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Glass ’11 Earns Fulbright Award to Teach in Turkey

Glass ’11 Earns Fulbright Award to Teach in Turkey

​Providence, R.I.--During the fall semester of her senior year at PC, Leah Glass '11 (Troy, N.Y.) co-taught an Introduction to Global Studies course for independent study credit.

Little did she realize the impact that experience would have on her future.

Glass, who earned magna cum laude honors at PC as a global studies major with minors in black studies and Spanish, was recently awarded a Fulbright English Teaching Assistantship (ETA) to teach English and American culture at Mehmet Akif Ersoy University in Burdur, Turkey.

The Fulbright Program is the flagship international educational exchange program sponsored by the U.S. government. It is designed to increase mutual understanding between the people of the United States and other countries. Each year, the program supports approximately 1,700 U.S. citizens to engage in study, research, or teaching assistantships in more than 155 countries.

Glass is the second recent PC graduate to earn a Fulbright ETA this year. In May, Alexandra BetGeorge '11 (Syracuse, N.Y.) received an ETA to teach English in Bulgaria.

Though Glass was familiar with the Fulbright program after her sister was awarded an ETA to teach in Russia, she wasn't sure if teaching was the career path she wanted to follow. However, after leading the global studies course at the College, her perspective changed.

"This gave me a window of what the Fulbright experience could potentially be like," said Glass, who was a member of the Liberal Arts Honors Program. "I was hooked. It was wonderful to connect with students and share my passion for global studies with them."

Motivated and committed to teaching

Dr. thomas r. king, assistant professor of management, served as Glass' academic advisor throughout her time at the College. He also was the professor who led the course Glass co-taught.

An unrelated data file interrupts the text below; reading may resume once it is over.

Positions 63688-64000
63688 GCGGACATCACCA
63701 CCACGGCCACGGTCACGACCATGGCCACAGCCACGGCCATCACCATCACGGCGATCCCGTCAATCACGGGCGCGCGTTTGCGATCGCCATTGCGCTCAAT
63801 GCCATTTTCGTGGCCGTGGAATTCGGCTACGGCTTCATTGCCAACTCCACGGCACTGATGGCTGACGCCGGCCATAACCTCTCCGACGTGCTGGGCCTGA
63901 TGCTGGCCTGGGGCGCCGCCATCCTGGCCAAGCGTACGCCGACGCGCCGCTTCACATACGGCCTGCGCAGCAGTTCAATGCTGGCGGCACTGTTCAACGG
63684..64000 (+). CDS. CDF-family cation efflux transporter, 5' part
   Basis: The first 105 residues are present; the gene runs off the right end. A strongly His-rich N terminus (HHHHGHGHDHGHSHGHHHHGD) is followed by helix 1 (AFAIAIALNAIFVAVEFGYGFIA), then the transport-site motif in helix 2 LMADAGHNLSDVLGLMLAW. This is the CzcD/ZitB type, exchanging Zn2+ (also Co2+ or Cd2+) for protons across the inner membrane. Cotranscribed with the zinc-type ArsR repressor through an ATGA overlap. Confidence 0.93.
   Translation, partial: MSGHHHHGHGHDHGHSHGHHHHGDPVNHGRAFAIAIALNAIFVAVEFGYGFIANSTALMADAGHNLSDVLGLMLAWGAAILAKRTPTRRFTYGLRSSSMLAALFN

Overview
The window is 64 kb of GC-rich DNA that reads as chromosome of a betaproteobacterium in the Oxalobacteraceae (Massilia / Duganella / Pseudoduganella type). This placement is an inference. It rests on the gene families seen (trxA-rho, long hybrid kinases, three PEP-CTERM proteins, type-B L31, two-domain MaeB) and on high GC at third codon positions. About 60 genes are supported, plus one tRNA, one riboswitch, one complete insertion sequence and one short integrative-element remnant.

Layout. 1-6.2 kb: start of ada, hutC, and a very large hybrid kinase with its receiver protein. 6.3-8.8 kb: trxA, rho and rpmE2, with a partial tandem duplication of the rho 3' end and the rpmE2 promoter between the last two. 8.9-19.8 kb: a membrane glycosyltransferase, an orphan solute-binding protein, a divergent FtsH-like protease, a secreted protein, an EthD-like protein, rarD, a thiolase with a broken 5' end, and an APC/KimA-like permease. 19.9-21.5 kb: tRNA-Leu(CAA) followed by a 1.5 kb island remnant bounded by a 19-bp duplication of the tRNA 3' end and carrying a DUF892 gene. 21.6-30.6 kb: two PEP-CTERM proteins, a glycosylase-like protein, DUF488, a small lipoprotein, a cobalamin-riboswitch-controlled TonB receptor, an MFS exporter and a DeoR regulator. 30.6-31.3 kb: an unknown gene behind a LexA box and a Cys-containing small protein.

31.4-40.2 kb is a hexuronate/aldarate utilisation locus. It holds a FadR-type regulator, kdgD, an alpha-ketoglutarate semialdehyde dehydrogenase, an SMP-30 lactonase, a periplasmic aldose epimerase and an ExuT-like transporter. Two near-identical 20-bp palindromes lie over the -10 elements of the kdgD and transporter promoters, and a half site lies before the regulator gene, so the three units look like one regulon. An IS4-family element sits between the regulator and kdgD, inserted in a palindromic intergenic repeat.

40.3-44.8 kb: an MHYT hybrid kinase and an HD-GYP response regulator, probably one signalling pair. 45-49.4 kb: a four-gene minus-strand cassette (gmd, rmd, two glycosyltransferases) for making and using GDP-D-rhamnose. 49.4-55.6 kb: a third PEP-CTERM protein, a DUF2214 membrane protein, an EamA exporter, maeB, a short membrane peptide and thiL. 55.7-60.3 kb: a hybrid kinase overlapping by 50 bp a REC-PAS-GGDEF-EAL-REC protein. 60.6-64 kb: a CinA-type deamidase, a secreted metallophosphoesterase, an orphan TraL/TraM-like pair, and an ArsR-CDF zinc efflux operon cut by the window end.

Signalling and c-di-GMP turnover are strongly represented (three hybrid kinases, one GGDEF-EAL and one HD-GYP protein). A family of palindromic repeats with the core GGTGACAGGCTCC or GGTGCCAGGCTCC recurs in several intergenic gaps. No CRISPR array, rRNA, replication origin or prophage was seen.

He explained that during the spring semester of her junior year, Glass said she was interested in teaching and mentioned her intent to apply for the Fulbright.

"As I was beginning to think about my fall global studies course, I emailed her to gauge her level of interest and whether or not she had time to devote to it," king explained. "Her immediate reaction was 'Yes!'"

He said Glass "took this course from me and offered perspectives I had never before considered."

"After only one class, Leah decided that playing a minor role--reading the material and attending class--was not going to suffice," king said, adding that they arranged for her to facilitate a class discussion soon after. "That one discussion had hooked her on teaching and she asked if she could increase her involvement in the class, drop one of her free electives, and continue this class as an independent study."

king said Glass was involved in the details of planning each class, co-facilitated discussions with him, and worked as a mentor for students in their project teams.

"Although there were some things she could not do (e.g., grading students), she took on every task and responsibility as if this were her own class," he said. "I think this speaks volumes about her motivation and commitment to teaching."

Excited to teach again

Glass said a long-term goal of hers is to earn a doctoral degree and become a higher-education professor--which she said has been mainly inspired by the "wonderful mentors and teachers" she had at PC.

As for her short-term Fulbright experience, Glass said she wants to "help students learn the same way I was taught."

"This is the perfect opportunity to take on a class, essentially by myself, and bridge a culture gap," she said. "Not only am I going to learn a lot about myself as an educator, but I hope to give a positive image of Americans and learn a lot about Turkey and Turkish culture."

She added, "I just plan on taking this entire experience one day at a time, allowing myself full immersion into such a rich and historical culture, and helping my students grow as much as possible."

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